First as Norwegian polymath Kristian Birkeland's baby, Norsk Hydro; then as the world's largest nitrogen wrangler, mainly for fertilizer but also a hundred other uses; and most recently as a leader, competing with Rolls-Royce, in the race to design and deploy autonomous ships. Now this.
From the journal Science, July 12, 2018:
SYDNEY, BRISBANE, AND MELBOURNE, AUSTRALIA—The ancient, arid landscapes of Australia are fertile ground for new growth, says Douglas MacFarlane, a chemist at Monash University in suburban Melbourne: vast forests of windmills and solar panels. More sunlight per square meter strikes the country than just about any other, and powerful winds buffet its south and west coasts. All told, Australia boasts a renewable energy potential of 25,000 gigawatts, one of the highest in the world and about four times the planet's installed electricity production capacity. Yet with a small population and few ways to store or export the energy, its renewable bounty is largely untapped.Combined with the corn that fixes its own nitrogen, "Can We Grow One of the World's Largest Food Crops Without Fertilizer?" it appears there are big doings in the nitrogen biz.
That's where MacFarlane comes in. For the past 4 years, he has been working on a fuel cell that can convert renewable electricity into a carbon-free fuel: ammonia. Fuel cells typically use the energy stored in chemical bonds to make electricity; MacFarlane's operates in reverse. In his third-floor laboratory, he shows off one of the devices, about the size of a hockey puck and clad in stainless steel. Two plastic tubes on its backside feed it nitrogen gas and water, and a power cord supplies electricity. Through a third tube on its front, it silently exhales gaseous ammonia, all without the heat, pressure, and carbon emissions normally needed to make the chemical. "This is breathing nitrogen in and breathing ammonia out," MacFarlane says, beaming like a proud father.
Companies around the world already produce $60 billion worth of ammonia every year, primarily as fertilizer, and MacFarlane's gizmo may allow them to make it more efficiently and cleanly. But he has ambitions to do much more than help farmers. By converting renewable electricity into an energy-rich gas that can easily be cooled and squeezed into a liquid fuel, MacFarlane's fuel cell effectively bottles sunshine and wind, turning them into a commodity that can be shipped anywhere in the world and converted back into electricity or hydrogen gas to power fuel cell vehicles. The gas bubbling out of the fuel cell is colorless, but environmentally, MacFarlane says, ammonia is as green as can be. "Liquid ammonia is liquid energy," he says. "It's the sustainable technology we need."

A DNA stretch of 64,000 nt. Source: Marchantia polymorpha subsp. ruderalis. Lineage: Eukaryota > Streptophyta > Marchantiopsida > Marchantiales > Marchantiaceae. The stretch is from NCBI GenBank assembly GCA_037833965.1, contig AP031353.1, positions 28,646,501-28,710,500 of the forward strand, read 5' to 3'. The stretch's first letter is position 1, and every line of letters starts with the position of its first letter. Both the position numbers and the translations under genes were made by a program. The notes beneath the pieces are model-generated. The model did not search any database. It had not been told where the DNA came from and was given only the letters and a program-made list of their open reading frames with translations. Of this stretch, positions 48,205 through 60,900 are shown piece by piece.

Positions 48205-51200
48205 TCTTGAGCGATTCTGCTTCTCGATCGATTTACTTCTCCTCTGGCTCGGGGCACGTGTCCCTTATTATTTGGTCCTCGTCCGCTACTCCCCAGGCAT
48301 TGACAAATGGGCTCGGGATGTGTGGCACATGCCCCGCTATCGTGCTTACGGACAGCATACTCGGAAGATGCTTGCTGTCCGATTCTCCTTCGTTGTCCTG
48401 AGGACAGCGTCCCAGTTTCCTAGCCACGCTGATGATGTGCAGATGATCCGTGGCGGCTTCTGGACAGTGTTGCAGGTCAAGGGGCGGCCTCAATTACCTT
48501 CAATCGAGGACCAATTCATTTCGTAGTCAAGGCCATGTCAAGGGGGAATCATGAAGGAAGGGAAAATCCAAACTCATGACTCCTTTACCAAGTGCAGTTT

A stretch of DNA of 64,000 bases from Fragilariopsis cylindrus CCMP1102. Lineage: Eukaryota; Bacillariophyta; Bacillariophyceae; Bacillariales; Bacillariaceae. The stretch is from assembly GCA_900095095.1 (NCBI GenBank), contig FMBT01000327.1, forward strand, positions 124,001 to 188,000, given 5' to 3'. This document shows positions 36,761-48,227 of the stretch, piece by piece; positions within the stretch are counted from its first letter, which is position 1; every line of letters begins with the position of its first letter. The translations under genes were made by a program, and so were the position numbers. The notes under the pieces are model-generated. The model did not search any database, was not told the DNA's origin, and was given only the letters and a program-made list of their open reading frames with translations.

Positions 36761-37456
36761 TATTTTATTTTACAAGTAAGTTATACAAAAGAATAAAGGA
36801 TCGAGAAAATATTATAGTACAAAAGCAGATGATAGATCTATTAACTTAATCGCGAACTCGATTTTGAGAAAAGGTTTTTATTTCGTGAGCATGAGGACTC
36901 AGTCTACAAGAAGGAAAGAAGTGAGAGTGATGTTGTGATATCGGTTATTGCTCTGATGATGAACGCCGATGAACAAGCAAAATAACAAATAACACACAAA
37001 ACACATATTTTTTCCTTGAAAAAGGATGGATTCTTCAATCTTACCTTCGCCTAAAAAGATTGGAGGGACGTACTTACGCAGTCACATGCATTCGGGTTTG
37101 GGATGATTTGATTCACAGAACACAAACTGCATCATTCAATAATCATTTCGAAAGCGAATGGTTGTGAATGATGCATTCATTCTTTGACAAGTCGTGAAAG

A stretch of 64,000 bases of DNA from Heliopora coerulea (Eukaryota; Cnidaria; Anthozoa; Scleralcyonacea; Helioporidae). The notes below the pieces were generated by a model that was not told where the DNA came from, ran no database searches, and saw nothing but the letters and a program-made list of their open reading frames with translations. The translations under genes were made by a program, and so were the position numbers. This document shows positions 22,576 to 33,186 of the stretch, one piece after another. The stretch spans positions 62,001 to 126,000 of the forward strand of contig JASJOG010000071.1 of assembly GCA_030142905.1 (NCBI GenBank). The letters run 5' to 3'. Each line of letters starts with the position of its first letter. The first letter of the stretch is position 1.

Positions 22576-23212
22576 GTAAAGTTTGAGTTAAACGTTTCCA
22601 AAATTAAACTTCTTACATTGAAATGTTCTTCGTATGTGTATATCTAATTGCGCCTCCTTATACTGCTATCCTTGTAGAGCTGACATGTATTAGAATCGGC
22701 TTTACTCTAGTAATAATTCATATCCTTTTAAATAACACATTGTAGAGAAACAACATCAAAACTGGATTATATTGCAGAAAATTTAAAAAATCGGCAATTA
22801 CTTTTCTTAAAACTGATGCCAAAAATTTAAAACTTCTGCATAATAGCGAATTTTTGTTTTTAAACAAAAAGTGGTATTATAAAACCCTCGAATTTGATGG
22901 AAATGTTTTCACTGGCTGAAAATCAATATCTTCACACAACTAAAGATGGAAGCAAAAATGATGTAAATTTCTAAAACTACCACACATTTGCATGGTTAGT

Ammonia—one nitrogen atom bonded to three hydrogen atoms—may not seem like an ideal fuel: The chemical, used in household cleaners, smells foul and is toxic. But its energy density by volume is nearly double that of liquid hydrogen—its primary competitor as a green alternative fuel—and it is easier to ship and distribute. "You can store it, ship it, burn it, and convert it back into hydrogen and nitrogen," says Tim Hughes, an energy storage researcher with manufacturing giant Siemens in Oxford, U.K. "In many ways, it's ideal."
Researchers around the globe are chasing the same vision of an "ammonia economy," and Australia is positioning itself to lead it. "It's just beginning," says Alan Finkel, Australia's chief scientist who is based in Canberra. Federal politicians have yet to offer any major legislation in support of renewable ammonia, Finkel says, perhaps understandable in a country long wedded to exporting coal and natural gas. But last year, the Australian Renewable Energy Agency declared that creating an export economy for renewables is one of its priorities. This year, the agency announced AU$20 million in initial funds to support renewable export technologies, including shipping ammonia.
***Yara is taking a first step toward greening that process with a pilot plant, set to open in 2019, that will sit next to the existing Pilbara factory. Instead of relying on natural gas to make H2, the new add-on will feed power from a 2.5-megawatt solar array into a bank of electrolyzers, which split water into H2 and O2. The facility will still rely on the Haber-Bosch reaction to combine the hydrogen with nitrogen to make ammonia. But the solar-powered hydrogen source cuts total CO2 emissions from the process roughly in half....MUCH MORE
A few of our Birkeland/Norsk Hydro/Yara posts:
That Time A Dozen Norwegians Stopped the Nazis From Developing the Atom Bomb and Possibly Saved Europe
The $100M Synthetic Biology Bet From Bayer and Ginko Bioworks (YAR:Oslo; CF)
Shipping: He May Not Have Received His Nobel Prizes But The World's First Fully Electric Autonomous Container Ship Will Be Called the Birkeland